After listing three to five of your struggles, add to your list by noting what has come out of your struggles.

3. What helped you thrive or caused you to be defeated in your struggle?

If there’s one area where we should become an expert, we should become an expert in knowing and telling our story. No one can nor should know our experiences to the depth we are capable of going.

This past week, I led the staff of my church through an experience I call Building Your Post-It Note Timeline. With a posterboard, four colors of post it notes, and about an hour, each of us dove back into our past and processed our lives. We noted the highs and lows, the successes and the struggles. We wrote down the names of people who encouraged and mentored us, along with those who wounded or abused us. At then end, we chronicled the lessons we learned from each season, how they changed us. (If you want to learn more about how to make your own timeline, check out my free step-by-step guide here.)

As I was thinking about my timeline, a thought struck me. I saw some common threads in the seasons where I thrived. I had a mentor or two, was physically healthy, and developed a healthy rhythm of hard work and rest (including personal retreats). During the thriving times, I also contributed to a larger mission out of my giftedness or sweet spot. In general, I was hopeful, happy and free.

During the seasons of defeat, the exact opposite was true. I lacked mentors and overworked. I was unhealthy and out of rhythm. I spent the majority of my time working in areas I didn’t feel gifted or aligned to my strengths. And I was generally bitter, angry or cynical. I now have an important checklist to monitor!

If you looked back in your past, what do you see separating the seasons?

4. Where do you have more empathy because of your struggle(s)?

I can be very judgmental of people who struggle with something which is no big deal for me. I don’t know if you know this experience, but in the places I lack empathy, I’m far less generous, gracious and merciful.

Struggle changes our perspective. Not only on our experience, but also the experience of others. In this video, Brené Brown illustrates the difference between empathy and sympathy. I love how Brown shows the power of empathy to empower others. Empathy doesn’t enable destructive behavior; instead, empathy puts us alongside someone in their struggle with the love and support they need to survive and thrive within it.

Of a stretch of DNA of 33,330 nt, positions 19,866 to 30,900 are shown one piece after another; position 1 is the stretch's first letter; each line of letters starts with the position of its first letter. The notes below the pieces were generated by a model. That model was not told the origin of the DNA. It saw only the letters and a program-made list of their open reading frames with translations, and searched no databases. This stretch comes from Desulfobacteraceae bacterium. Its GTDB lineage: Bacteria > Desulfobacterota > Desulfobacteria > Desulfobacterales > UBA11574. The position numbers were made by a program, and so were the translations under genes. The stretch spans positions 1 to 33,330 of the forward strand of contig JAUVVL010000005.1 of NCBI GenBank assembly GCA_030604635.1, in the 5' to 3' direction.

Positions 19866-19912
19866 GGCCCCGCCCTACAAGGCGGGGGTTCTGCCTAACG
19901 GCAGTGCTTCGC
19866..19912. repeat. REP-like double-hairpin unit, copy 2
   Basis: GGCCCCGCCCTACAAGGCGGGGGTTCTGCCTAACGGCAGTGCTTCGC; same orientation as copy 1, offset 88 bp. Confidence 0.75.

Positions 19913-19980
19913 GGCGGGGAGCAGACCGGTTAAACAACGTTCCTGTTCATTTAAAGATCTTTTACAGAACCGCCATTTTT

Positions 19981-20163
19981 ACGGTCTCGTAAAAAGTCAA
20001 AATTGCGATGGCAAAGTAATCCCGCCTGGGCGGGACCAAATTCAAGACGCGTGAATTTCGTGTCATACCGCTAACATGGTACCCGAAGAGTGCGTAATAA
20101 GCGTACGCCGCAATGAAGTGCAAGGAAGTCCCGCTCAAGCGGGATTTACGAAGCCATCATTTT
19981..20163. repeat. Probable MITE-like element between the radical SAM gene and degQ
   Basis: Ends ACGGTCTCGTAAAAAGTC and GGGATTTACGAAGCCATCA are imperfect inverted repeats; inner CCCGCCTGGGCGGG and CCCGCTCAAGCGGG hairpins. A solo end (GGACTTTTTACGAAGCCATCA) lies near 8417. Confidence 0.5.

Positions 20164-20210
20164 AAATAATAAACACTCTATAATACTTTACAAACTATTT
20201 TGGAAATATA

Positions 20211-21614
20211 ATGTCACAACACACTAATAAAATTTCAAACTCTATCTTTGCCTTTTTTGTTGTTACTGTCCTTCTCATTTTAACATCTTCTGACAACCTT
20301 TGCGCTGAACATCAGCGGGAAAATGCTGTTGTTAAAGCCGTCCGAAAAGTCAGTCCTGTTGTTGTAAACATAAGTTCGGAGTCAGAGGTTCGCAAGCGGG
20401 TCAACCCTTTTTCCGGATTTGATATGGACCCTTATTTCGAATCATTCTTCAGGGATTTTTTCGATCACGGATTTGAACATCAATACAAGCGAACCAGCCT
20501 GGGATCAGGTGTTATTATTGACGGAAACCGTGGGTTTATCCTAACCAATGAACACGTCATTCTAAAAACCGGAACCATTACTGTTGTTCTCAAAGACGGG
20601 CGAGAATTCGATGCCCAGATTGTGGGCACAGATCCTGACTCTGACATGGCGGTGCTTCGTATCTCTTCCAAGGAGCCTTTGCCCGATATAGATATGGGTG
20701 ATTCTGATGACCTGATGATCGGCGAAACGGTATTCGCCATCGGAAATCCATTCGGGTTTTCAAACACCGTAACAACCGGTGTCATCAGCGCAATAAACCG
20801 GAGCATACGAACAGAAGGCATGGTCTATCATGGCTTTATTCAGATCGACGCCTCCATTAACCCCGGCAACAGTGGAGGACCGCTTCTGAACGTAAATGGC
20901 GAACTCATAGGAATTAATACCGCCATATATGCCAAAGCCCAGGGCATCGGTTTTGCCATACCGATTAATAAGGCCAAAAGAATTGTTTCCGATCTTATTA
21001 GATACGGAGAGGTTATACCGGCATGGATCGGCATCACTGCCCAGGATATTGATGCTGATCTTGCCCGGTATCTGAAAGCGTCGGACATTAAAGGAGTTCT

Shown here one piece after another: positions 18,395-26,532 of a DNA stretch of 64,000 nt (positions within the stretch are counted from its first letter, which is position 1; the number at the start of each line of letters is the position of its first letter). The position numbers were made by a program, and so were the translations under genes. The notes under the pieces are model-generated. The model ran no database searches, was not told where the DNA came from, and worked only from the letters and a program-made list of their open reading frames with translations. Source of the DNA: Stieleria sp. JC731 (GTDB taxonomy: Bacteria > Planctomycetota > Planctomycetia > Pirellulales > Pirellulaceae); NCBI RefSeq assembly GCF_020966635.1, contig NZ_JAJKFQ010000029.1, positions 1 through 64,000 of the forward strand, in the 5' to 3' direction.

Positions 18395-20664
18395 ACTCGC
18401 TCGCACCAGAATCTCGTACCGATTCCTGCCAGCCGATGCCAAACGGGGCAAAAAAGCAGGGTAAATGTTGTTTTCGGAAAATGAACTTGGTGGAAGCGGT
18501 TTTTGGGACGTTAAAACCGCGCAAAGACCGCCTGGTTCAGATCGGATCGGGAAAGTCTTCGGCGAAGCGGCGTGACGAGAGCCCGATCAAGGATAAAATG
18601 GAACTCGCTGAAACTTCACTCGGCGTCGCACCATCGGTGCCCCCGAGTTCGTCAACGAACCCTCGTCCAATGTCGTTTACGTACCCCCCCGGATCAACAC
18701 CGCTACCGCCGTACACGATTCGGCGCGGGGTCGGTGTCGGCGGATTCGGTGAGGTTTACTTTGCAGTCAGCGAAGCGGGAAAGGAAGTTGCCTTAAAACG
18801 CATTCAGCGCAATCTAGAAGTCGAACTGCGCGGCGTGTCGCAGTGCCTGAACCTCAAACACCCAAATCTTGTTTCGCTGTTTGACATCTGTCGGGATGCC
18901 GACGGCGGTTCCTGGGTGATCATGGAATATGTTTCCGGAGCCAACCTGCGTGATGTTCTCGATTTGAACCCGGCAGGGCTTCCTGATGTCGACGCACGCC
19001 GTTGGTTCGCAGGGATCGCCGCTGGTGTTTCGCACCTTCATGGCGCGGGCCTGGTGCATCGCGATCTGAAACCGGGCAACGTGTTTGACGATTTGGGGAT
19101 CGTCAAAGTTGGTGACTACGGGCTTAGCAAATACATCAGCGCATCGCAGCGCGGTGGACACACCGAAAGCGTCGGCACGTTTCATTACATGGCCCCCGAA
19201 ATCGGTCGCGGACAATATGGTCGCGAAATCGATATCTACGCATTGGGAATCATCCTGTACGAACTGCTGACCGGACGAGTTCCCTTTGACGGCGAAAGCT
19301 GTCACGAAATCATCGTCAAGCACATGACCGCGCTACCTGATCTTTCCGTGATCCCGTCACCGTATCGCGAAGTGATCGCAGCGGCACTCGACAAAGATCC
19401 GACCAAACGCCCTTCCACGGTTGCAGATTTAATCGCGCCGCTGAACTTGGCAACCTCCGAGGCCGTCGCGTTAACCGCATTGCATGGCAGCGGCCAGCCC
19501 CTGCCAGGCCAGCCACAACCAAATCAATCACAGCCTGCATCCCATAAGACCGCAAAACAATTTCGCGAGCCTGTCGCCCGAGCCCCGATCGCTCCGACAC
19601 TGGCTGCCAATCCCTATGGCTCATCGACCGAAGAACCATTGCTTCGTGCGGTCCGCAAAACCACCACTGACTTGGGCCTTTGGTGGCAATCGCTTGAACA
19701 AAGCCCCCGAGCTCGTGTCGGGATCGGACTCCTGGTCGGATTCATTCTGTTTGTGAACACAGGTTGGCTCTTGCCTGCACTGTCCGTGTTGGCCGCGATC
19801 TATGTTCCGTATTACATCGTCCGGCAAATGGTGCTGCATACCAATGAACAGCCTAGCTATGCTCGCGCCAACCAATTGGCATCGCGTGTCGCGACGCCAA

5. Have you surrendered the outcome of the struggle?

We love being in control. I mean, was anything better than when someone invented the remote control for our TVs? I can remember having to get up and turn the knob to change the channel. Who wants to do that anymore?! (Our remote recently stopped working, so I’m speaking from experience here).

But we are not in control of outcomes in this life. We cannot control the outcome, we can only influence the process. Despite many infomercials, we cannot make ourselves a certain weight or size, but we can choose our diet, activity level and (sometimes) our amount of sleep. We cannot control our financial future, but we can discipline ourselves today to make wise choices.

What happens if our struggle continues for the rest of your life? What if it never goes away? We can fixate on ending the struggle (the outcome) or we can refocus on what we can control (the process, our response, our actions and attitude).

Strength in the Struggle

We don’t get to chose whether or not our struggle is a seasonal or lifelong thing. I wish we did have that power. But we don’t. There’s places in my life where I wish I could end my struggles but I haven’t yet.

Maybe this is why I relate so much to the experience of the Apostle Paul. He had a struggle he couldn’t kick and he had an honest conversation with God about it one day. The perspective he gained and shares in 2 Corinthians 12 remains one of my favorite sections of the Scriptures.

In reflecting on the extraordinary gifts he’d been given, he wrote, “So to keep me from becoming proud, I was given a thorn in my flesh, a messenger from Satan to torment me and keep me from becoming proud. Three different times I begged the Lord to take it away. Each time he said, ‘My grace is all you need. My power works best in weakness.’ So now I am glad to boast about my weaknesses, so that the power of Christ can work through me. That’s why I take pleasure in my weaknesses, and in the insults, hardships, persecutions, and troubles that I suffer for Christ. For when I am weak, then I am strong.”

A Hope and a Prayer For Our Struggles

I know many of you who read this blog don’t share my faith and I’m grateful you read my posts here. Whether you believe in God or consider yourself a follower of Jesus, I wonder if you’ve ever considered how your struggles gave you more strength. I truly believe I’ve found my greatest strength because of God’s presence in my struggles. I’ve seen friends grow strong in their struggle, when it could have defeated them.

My hope and prayer for you today isn’t that your struggle ends immediately. I’m praying you struggle well. I hope a year from today someone could say to you the words Furtick’s counselor said to him. “You’re struggling but not at the same level you used to struggle.” Whether the struggles goes or remains, may you struggle at a deeper (and higher level) than you once did.